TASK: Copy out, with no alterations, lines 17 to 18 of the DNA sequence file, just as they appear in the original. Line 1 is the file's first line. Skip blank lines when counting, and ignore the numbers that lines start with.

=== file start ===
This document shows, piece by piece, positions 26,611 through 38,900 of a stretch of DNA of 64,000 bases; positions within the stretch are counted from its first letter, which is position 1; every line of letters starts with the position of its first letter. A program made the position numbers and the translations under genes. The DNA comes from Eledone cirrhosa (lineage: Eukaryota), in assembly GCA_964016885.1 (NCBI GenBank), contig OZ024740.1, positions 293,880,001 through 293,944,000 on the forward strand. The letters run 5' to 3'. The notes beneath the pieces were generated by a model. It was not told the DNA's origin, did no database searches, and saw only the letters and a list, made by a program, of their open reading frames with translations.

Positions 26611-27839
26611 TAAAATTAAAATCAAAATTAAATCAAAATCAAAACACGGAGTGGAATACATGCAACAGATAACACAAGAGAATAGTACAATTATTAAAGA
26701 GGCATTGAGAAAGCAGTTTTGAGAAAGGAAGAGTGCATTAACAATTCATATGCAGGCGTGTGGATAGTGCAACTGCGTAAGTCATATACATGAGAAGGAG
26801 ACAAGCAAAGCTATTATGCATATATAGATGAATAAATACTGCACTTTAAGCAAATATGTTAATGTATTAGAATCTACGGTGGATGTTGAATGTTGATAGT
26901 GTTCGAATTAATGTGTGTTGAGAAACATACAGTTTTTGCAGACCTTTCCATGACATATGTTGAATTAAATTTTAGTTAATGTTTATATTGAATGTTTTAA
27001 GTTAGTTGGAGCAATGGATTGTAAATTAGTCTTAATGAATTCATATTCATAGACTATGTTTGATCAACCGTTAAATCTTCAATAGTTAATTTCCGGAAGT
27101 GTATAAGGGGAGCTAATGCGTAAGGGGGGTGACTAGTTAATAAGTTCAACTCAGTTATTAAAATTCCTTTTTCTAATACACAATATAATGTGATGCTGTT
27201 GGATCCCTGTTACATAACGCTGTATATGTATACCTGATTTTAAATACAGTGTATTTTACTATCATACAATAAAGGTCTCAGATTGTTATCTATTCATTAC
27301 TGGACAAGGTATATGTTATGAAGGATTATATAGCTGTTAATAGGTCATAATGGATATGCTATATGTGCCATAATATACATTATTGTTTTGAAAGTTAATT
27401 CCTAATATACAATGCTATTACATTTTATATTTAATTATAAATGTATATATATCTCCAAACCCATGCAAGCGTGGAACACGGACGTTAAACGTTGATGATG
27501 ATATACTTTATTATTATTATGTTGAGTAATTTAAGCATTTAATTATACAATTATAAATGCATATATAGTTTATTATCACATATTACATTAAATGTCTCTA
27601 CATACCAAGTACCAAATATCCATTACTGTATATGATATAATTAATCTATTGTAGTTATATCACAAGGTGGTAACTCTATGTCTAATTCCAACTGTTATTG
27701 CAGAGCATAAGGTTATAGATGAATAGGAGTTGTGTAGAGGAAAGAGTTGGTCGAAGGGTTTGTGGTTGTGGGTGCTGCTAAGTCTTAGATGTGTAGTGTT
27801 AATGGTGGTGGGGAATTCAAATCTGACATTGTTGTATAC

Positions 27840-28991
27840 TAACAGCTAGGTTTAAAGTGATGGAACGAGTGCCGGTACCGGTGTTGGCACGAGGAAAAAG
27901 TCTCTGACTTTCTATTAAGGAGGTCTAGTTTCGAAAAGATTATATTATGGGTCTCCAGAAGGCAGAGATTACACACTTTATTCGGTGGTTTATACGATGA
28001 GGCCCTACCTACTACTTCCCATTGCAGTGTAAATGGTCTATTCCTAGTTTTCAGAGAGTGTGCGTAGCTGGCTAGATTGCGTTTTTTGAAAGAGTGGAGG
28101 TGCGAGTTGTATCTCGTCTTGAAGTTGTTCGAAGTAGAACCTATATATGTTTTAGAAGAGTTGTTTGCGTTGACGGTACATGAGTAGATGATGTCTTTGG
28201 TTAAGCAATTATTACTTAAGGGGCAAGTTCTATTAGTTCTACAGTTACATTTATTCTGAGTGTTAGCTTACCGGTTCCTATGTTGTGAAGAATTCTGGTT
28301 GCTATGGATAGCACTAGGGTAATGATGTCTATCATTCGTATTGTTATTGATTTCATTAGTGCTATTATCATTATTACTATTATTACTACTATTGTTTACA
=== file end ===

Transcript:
27840 TAACAGCTAGGTTTAAAGTGATGGAACGAGTGCCGGTACCGGTGTTGGCACGAGGAAAAAG
27901 TCTCTGACTTTCTATTAAGGAGGTCTAGTTTCGAAAAGATTATATTATGGGTCTCCAGAAGGCAGAGATTACACACTTTATTCGGTGGTTTATACGATGA